The husband, despising his wife, shall draw near to harlots, and the wife, despising her husband, shall marry whom she desires. There shall be no honour kept for the church and the order shall perish.
This may well just be an ‘of the day’ straightforward prophecy which reflects court behaviour of the day couched in prophetic language and is a reflection of current morality made to seem as if forseen. It may well however, refer to Louis and Eleanore of Aquitaine. There is no doubt that Henry Blois twists prophecies from HRB to VM. Since I have started to investigate these prophecies, I can see that if they are written down there is a reason behind the cause. But for someone to say they are indecipherable this is definitely not true. One just has to understand who wrote them and at what stage in Henry Blois ‘agendas’ do they have relevance or corroborate material in HRB. We can see early prophecies squewed when originally the meaning was clear and later prophecies use the same icons that make no sense; and also, icons deployed earlier in prophecies are re-utilized in a different sense or order later on in the updated set. Much works needs to be done on this by Medievalist scholars and Crick would find her time better spent on this endeavour rather than looking at every dot or T crossed in the various manuscripts of HRB, because this will lead her to understand that Henry Blois could only be the author of the Merlin prophecies.
The likeness of this prophecy in HRB: With the stench of their nostrils shall they corrupt women, and their own wives shall they cause to be as harlots… shows that Henry causes so much confusion by squewing the prophecies and changing the icon or person that few can make sense of them if one applies a rigid accountability for each animal etc. mentioned in every circumstance.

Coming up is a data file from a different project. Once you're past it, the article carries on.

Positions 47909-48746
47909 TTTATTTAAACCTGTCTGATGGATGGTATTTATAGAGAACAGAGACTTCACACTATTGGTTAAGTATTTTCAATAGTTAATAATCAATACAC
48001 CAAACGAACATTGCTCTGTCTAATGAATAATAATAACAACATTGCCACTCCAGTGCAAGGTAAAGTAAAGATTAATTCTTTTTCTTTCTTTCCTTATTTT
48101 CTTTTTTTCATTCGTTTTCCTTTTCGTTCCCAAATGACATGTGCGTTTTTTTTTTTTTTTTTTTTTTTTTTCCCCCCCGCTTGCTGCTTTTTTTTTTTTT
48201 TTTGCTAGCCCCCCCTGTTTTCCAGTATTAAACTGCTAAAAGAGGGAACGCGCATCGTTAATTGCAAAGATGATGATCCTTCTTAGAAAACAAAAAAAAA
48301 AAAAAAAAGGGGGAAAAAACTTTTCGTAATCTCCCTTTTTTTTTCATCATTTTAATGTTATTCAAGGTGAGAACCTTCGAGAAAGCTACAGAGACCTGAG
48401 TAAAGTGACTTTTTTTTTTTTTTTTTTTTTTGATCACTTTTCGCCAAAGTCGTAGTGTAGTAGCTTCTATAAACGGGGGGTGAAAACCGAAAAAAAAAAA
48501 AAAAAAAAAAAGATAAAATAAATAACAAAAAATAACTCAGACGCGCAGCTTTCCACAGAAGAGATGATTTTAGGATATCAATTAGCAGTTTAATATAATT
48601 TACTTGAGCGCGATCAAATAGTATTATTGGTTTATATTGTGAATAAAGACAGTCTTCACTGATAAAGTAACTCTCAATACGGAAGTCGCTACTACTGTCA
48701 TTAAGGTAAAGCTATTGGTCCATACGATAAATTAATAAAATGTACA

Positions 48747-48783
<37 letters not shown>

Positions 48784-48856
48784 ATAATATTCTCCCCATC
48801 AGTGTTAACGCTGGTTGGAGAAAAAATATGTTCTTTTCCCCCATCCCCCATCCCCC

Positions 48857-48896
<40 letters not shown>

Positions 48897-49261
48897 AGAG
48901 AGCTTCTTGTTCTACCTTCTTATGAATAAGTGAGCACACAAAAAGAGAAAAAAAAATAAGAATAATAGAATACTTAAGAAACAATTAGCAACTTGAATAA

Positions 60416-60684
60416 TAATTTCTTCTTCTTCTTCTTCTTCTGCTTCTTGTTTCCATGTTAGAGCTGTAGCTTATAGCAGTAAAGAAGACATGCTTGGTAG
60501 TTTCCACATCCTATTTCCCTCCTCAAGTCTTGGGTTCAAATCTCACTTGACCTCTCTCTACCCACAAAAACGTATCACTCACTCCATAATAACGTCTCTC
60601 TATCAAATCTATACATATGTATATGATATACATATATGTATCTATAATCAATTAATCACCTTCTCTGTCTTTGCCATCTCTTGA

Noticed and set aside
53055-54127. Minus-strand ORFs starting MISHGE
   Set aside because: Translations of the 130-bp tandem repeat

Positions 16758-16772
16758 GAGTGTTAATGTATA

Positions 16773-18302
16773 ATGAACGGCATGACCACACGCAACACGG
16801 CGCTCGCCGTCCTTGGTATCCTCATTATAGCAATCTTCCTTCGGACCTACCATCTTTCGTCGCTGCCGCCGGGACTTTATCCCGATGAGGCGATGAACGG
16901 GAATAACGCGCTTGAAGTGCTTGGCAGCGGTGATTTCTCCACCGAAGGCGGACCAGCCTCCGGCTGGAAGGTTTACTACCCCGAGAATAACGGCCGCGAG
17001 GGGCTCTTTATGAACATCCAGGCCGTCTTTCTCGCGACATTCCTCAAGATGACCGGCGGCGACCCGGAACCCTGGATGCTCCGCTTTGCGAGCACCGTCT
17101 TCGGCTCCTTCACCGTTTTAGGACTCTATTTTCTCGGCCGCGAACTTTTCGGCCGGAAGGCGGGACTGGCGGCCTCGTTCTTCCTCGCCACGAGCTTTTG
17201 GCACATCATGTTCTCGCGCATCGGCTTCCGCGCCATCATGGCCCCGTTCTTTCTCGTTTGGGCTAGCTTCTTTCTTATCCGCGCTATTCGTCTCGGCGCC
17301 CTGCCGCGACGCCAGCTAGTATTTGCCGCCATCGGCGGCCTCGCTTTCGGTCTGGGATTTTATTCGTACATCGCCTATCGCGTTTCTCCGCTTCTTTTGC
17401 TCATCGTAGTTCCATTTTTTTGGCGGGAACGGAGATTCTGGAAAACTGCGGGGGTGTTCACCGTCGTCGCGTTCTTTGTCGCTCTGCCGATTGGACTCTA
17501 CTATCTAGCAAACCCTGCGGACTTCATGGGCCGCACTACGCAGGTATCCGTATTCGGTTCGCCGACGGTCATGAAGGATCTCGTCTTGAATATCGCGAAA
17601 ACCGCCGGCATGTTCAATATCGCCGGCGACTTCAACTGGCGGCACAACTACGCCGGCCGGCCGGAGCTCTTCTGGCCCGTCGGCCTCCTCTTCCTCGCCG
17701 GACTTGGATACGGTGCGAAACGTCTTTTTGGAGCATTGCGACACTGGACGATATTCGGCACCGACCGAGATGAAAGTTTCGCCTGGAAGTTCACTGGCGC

Henry Blois was probably the first Bishop of Winchester to take in hand the brothels on his Southwark estate not by closing them, but by running them. It may have something in common with the prophecy, but it is a longshot!!
The reason some prophecies were squewed by Henry Blois but made to seem as if they were consistent from an earlier Libellus Merlini when up dated into Vulgate HRB and on to the VM version, is because the first set of prophecies were seen to be too obviously concocted in the recent era by his audience. Also, the propensity (as we shall cover shortly) to cover topics as affairs of state, the Anarchy and Henry’s close interests and his own family etc. must have made him wary of discovery.
However, Henry Blois, well versed in scripture, may just be using biblical analogy in the prophecy above and highlights the differences in state and church affairs in a metaphor.
The Church was not side-lined as Henry tried his best to hold Stephen to the oath he had made to the church when Henry Blois made a deal with him ensuring William of Corbeil crowned hi quickly. King Stephen subsequently betrayed the trust that Henry assumed would be forthcoming after his part in facilitating the usurpation of the crown.
Therefore, the ‘wife’ in the Vita prophecy i.e. the Church despised Stephen and when it came down to the Council held at Winchester by Henry Blois; the Church bishops threw in their lot with Matilda.
Therefore, one could speculate that ‘she’- the Church ‘marries who she desires’. The audience of the VM may have interpreted the meaning in this way…. as the outcome of events after the Winchester council over which Henry presided. Later, Stephen’s wife pleads with Henry Blois, and Henry having found that Empress Matilda was worse to deal with than Stephen in keeping her word…. soon changed allegiances back to his brother.
In fact, Henry Blois was probably the main instigator of the rumour that caused Matilda’s flight from London which lost her any chance of gaining the crown. The allusion by Henry Blois may be to the church and may be witnessed couched in the same terms as in the prophecy, also seen in GS.
Henry Blois similarly referenced the church in a speech made at the council of London amongst the pillars of the church to the effect: that in King Henry’s time especially the church had been shaken; had been a prostrate and downtrodden handmaid and had suffered most disgraceful wrongs.896
896Gesta Stephani, 27